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Rabbi's pitch to pope: Use family dinners to defuse abuse crisis

By Dan Gilgoff, CNN
Rabbi Shmuley Boteach pitched his family dinners initiative to the pope as a way to defuse the sex abuse crisis.
Rabbi Shmuley Boteach pitched his family dinners initiative to the pope as a way to defuse the sex abuse crisis.
STORY HIGHLIGHTS
  • American rabbi Shmuley Boteach spoke to Pope Benedict XVI about dinner idea
  • Boteach calls his proposal "Turn Friday Night into Family Night"
  • Pope seemed receptive to idea, but made no firm commitments, Boteach said
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(CNN) -- A rabbi walks into St. Peter's Square, meets the pope, and tells the Holy Father that one way to defuse the sex abuse scandal plaguing the church is for the Vatican to begin promoting a secular version of Shabbat dinner, the traditional Jewish Friday meal.

It's no joke.

A prominent American rabbi, Shmuley Boteach, spoke briefly to Pope Benedict XVI on Wednesday about encouraging parents to eat dinner with their children as a way for the Vatican to re-establish its pro-family image, which has been battered by the priest sex abuse scandal, Boteach said.

The brief exchange came after the pope's regular Wednesday address at the Vatican, during which Boteach was seated on a dais along with other Vatican guests. When he met Benedict on a receiving line afterward, Boteach pitched him on his family dinner initiative, called "Turn Friday Night into Family Night."

"I said ... 'If the church embraces an initiative like this, which is positive, it could put a lot of the scandal behind it,'" Boteach said, recounting his chat with the pope. "People will see the church doesn't just speak about opposition to gay marriage and abortion.'"

The pope appeared to be receptive to the idea, Boteach said. " 'We have to work together on this, we have to work together on this,' " Boteach quoted the pope as saying. But, Benedict did not make a firm commitment to the family dinner initiative, the rabbi said.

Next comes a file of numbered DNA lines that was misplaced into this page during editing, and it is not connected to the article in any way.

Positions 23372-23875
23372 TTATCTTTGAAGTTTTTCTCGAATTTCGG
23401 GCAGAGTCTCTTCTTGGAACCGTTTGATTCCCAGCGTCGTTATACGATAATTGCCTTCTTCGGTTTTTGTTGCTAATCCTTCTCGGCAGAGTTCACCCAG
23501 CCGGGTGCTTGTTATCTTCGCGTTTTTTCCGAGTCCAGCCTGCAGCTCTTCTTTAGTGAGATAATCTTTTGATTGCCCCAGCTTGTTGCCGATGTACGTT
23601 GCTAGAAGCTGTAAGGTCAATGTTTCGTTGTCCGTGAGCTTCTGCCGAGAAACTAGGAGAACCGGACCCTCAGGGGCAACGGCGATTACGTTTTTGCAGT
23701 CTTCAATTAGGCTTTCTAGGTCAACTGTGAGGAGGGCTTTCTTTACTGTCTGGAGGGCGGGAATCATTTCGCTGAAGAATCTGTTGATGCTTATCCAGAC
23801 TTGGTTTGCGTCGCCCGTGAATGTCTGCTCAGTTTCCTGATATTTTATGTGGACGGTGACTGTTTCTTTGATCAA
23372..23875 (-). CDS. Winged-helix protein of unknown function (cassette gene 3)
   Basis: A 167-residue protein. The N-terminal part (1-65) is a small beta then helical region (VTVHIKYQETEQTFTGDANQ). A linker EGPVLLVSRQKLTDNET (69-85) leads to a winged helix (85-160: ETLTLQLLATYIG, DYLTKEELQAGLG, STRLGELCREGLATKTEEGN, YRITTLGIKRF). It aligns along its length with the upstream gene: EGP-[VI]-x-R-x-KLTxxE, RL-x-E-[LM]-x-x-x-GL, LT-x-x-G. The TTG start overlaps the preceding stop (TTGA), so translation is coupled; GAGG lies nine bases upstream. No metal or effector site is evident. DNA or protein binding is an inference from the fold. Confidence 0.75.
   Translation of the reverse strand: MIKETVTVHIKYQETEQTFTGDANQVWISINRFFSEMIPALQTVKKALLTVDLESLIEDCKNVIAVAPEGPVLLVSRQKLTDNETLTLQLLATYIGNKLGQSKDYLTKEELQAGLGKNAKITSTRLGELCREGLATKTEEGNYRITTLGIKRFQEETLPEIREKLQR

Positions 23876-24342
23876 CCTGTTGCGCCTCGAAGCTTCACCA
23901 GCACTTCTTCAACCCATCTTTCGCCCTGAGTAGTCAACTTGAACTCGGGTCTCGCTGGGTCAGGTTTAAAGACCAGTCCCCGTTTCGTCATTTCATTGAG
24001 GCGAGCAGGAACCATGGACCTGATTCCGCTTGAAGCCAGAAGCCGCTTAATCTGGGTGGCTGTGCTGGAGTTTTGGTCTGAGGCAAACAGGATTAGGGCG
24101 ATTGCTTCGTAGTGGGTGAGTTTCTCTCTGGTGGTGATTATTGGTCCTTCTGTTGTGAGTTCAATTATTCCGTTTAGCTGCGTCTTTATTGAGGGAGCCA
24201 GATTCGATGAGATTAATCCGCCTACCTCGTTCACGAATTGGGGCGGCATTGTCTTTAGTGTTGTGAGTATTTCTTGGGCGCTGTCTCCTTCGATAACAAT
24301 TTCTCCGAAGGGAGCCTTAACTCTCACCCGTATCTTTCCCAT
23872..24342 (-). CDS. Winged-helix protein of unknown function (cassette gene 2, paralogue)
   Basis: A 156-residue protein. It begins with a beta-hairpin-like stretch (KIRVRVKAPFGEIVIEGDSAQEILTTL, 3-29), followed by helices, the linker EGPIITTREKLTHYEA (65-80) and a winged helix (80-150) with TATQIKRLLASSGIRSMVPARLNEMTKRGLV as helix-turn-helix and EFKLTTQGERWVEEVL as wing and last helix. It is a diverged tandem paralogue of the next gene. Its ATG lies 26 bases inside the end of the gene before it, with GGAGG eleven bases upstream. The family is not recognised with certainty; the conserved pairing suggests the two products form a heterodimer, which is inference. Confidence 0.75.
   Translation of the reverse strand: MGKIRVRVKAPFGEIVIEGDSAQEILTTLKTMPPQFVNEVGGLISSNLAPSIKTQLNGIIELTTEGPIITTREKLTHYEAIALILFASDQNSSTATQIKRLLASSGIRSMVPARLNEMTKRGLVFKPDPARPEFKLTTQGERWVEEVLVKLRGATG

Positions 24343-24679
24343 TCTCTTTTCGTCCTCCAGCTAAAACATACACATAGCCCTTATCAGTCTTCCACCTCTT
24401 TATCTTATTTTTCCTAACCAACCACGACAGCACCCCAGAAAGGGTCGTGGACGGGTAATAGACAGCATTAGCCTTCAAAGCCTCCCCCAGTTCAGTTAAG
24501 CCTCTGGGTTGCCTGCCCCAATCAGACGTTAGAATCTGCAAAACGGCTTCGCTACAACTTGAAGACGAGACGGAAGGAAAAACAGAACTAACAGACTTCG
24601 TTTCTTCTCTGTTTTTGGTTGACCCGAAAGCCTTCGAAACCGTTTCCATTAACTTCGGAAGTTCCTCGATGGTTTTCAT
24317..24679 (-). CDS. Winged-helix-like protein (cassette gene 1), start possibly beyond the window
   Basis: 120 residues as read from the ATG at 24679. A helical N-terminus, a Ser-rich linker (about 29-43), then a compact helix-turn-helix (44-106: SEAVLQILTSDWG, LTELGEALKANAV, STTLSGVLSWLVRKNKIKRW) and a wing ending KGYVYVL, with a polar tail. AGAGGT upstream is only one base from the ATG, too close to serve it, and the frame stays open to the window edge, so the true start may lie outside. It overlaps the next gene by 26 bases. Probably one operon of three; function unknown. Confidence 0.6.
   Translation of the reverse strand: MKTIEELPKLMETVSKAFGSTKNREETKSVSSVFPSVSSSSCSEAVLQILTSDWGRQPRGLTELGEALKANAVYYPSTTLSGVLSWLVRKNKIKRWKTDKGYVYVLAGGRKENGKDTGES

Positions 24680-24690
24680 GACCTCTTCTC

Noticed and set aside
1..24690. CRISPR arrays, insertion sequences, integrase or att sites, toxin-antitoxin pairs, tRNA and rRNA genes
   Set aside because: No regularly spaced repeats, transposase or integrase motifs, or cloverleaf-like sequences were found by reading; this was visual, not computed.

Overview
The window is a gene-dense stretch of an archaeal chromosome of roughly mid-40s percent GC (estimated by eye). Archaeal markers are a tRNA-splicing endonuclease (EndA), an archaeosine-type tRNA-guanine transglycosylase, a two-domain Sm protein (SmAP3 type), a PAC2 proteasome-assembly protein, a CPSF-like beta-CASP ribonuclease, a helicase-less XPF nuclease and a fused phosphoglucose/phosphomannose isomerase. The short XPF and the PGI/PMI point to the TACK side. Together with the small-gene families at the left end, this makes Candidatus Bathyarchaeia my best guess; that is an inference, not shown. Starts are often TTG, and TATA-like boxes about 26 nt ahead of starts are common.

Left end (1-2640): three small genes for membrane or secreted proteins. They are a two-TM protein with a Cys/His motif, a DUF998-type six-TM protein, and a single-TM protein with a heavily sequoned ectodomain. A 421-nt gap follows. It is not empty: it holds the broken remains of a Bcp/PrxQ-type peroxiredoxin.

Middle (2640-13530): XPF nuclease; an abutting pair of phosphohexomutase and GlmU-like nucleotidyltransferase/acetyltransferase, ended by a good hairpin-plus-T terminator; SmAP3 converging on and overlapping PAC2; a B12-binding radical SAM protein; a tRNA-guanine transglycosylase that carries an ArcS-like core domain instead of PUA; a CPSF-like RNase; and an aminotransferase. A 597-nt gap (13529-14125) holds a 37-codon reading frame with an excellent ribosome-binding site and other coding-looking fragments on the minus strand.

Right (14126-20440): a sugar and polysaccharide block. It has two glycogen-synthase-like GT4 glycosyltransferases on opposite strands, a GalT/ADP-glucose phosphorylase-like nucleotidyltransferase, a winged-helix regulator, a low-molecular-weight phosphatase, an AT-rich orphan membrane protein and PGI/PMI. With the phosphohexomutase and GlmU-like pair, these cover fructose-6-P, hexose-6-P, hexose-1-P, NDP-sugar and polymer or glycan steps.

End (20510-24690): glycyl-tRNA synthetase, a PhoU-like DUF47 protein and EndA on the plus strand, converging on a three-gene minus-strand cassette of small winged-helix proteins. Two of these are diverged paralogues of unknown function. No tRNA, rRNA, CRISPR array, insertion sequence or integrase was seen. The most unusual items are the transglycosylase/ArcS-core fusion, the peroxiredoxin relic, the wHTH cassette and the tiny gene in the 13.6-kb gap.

The Vatican was not immediately available for comment.

"The church is now perceived as not being a champion of families because the scandal has hit with so much force," Boteach said. "I came (to the Vatican) as a friend and as someone who is critical as well. Because my criticism is real, the church knows my friendship is real."

Following his talk with the pope, Boteach said he was invited to meet with Cardinal Walter Kasper, who spearheads the Vatican's Jewish outreach, with whom Boteach fleshed out his criticism of the church's response to priestly sex abuse.

Boteach was invited to the Vatican to look over documents related to Pope Pius XII, the Holocaust-era church leader who Benedict has signaled he would like to move closer to sainthood.

The rabbi has been a spiritual adviser to Michael Jackson, who died last year, and a frequent guest on Oprah Winfrey's talk show.

A number of recent Vatican actions have caused tensions between the church and the Jewish world. Last year, Benedict lifted the excommunication of a Holocaust-denying bishop, Richard Williamson.

Earlier this month, the pope's personal preacher compared the fury over sexual abuse within the church to anti-Semitism, though the priest, the Rev. Raniero Cantalamessa, later apologized.

But Boteach has been impressed by the Vatican's overtures to him and to other Jewish leaders. "I thinks he's a friend to the Jews -- a very close friend," Boteach said of the pope.

Boteach said that the Vatican had shown him documents from its private archive showing that Pius XII, a controversial figure among Jews, rescued Italian Jews during the Holocaust. But Boteach remains critical of Pius, saying he displayed "absolute silence in condemning the Nazi Holocaust outright, which might have gone to great lengths to prevent it."

The church has said that Pius would have put more Jews in danger by publicly condemning the Holocaust because it would have provoked the Nazis.

 
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